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Title: WE-G-BRA-08: Failure Modes and Effects Analysis (FMEA) for Gamma Knife Radiosurgery

Abstract

Purpose: To perform a failure modes and effects analysis (FMEA) study for Gamma Knife (GK) radiosurgery processes at our institution based on our experience with the treatment of more than 13,000 patients. Methods: A team consisting of medical physicists, nurses, radiation oncologists, neurosurgeons at the University of Pittsburgh Medical Center and an external physicist expert was formed for the FMEA study. A process tree and a failure mode table were created for the GK procedures using the Leksell GK Perfexion and 4C units. Three scores for the probability of occurrence (O), the severity (S), and the probability of no detection (D) for failure modes were assigned to each failure mode by each professional on a scale from 1 to 10. The risk priority number (RPN) for each failure mode was then calculated (RPN = OxSxD) as the average scores from all data sets collected. Results: The established process tree for GK radiosurgery consists of 10 sub-processes and 53 steps, including a sub-process for frame placement and 11 steps that are directly related to the frame-based nature of the GK radiosurgery. Out of the 86 failure modes identified, 40 failure modes are GK specific, caused by the potential for inappropriate usemore » of the radiosurgery head frame, the imaging fiducial boxes, the GK helmets and plugs, and the GammaPlan treatment planning system. The other 46 failure modes are associated with the registration, imaging, image transfer, contouring processes that are common for all radiation therapy techniques. The failure modes with the highest hazard scores are related to imperfect frame adaptor attachment, bad fiducial box assembly, overlooked target areas, inaccurate previous treatment information and excessive patient movement during MRI scan. Conclusion: The implementation of the FMEA approach for Gamma Knife radiosurgery enabled deeper understanding of the overall process among all professionals involved in the care of the patient and helped identify potential weaknesses in the overall process.« less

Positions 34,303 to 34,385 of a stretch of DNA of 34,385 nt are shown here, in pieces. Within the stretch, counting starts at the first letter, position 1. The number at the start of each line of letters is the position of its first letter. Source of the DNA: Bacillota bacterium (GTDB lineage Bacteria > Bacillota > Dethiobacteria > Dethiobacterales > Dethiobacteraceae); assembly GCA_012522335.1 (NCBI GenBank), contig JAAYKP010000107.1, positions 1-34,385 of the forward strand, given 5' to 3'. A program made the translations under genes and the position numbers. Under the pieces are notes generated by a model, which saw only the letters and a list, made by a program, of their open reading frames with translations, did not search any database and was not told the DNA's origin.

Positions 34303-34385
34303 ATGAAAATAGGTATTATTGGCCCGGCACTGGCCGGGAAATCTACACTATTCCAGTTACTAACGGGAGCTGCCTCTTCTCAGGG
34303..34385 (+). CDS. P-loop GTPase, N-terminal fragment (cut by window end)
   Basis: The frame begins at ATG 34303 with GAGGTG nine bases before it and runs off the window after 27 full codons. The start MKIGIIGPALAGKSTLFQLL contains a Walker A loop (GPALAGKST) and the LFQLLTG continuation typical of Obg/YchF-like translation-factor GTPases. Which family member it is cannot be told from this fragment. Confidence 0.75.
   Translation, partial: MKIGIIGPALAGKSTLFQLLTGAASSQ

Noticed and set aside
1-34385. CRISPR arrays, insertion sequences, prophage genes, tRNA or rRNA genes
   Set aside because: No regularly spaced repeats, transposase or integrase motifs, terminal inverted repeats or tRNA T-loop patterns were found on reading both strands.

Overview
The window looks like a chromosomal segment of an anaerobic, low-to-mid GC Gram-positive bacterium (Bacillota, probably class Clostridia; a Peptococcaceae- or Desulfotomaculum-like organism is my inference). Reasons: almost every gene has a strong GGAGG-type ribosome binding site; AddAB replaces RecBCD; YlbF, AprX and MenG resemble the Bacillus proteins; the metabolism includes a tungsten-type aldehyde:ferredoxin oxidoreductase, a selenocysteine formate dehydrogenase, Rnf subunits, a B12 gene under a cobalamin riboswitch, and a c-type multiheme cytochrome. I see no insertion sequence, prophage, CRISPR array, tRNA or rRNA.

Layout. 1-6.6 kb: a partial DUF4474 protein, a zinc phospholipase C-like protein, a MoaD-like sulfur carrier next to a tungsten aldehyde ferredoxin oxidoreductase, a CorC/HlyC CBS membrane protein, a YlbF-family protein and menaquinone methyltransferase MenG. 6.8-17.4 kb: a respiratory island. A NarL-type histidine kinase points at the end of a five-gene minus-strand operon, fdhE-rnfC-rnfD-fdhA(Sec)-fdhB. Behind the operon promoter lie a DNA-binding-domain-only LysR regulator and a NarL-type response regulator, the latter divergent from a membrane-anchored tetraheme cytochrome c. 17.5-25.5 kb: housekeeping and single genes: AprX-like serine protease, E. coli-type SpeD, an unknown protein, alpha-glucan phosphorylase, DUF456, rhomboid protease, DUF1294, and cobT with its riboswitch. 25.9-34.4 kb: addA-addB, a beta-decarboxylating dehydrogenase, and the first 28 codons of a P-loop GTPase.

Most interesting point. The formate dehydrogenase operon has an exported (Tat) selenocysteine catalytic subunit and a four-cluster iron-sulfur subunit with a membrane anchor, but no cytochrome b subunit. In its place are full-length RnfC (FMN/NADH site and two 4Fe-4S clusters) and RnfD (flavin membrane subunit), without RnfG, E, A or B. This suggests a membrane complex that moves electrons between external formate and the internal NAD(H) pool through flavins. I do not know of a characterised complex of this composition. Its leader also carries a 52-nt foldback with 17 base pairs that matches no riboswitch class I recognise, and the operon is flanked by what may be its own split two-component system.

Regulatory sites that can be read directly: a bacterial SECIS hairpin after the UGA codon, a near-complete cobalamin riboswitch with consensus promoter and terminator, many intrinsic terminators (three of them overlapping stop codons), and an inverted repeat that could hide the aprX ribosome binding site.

Authors:
; ; ; ; ;  [1]; ; ; ;  [2];  [3]
  1. Department of Radiation Oncology, University of Pittsburgh Cancer Institute, Pittsburgh, PA (United States)
  2. Department of Neurological Surgery, University of Pittsburgh Medical Center, Pittsburgh, PA (United States)
  3. Dept of Radiation Oncology, New York Presbyterian Hospital/Columbia Univ Medical Center, New York, NY (United States)
Publication Date:
OSTI Identifier:
22572276
Resource Type:
Journal Article
Journal Name:
Medical Physics
Additional Journal Information:
Journal Volume: 42; Journal Issue: 6; Other Information: (c) 2015 American Association of Physicists in Medicine; Country of input: International Atomic Energy Agency (IAEA); Journal ID: ISSN 0094-2405
Country of Publication:
United States
Language:
English
Subject:
60 APPLIED LIFE SCIENCES; 61 RADIATION PROTECTION AND DOSIMETRY; BIOMEDICAL RADIOGRAPHY; FAILURES; HAZARDS; IMAGES; MEDICAL PERSONNEL; NMR IMAGING; PATIENTS; RADIOTHERAPY; SURGERY

Citation Formats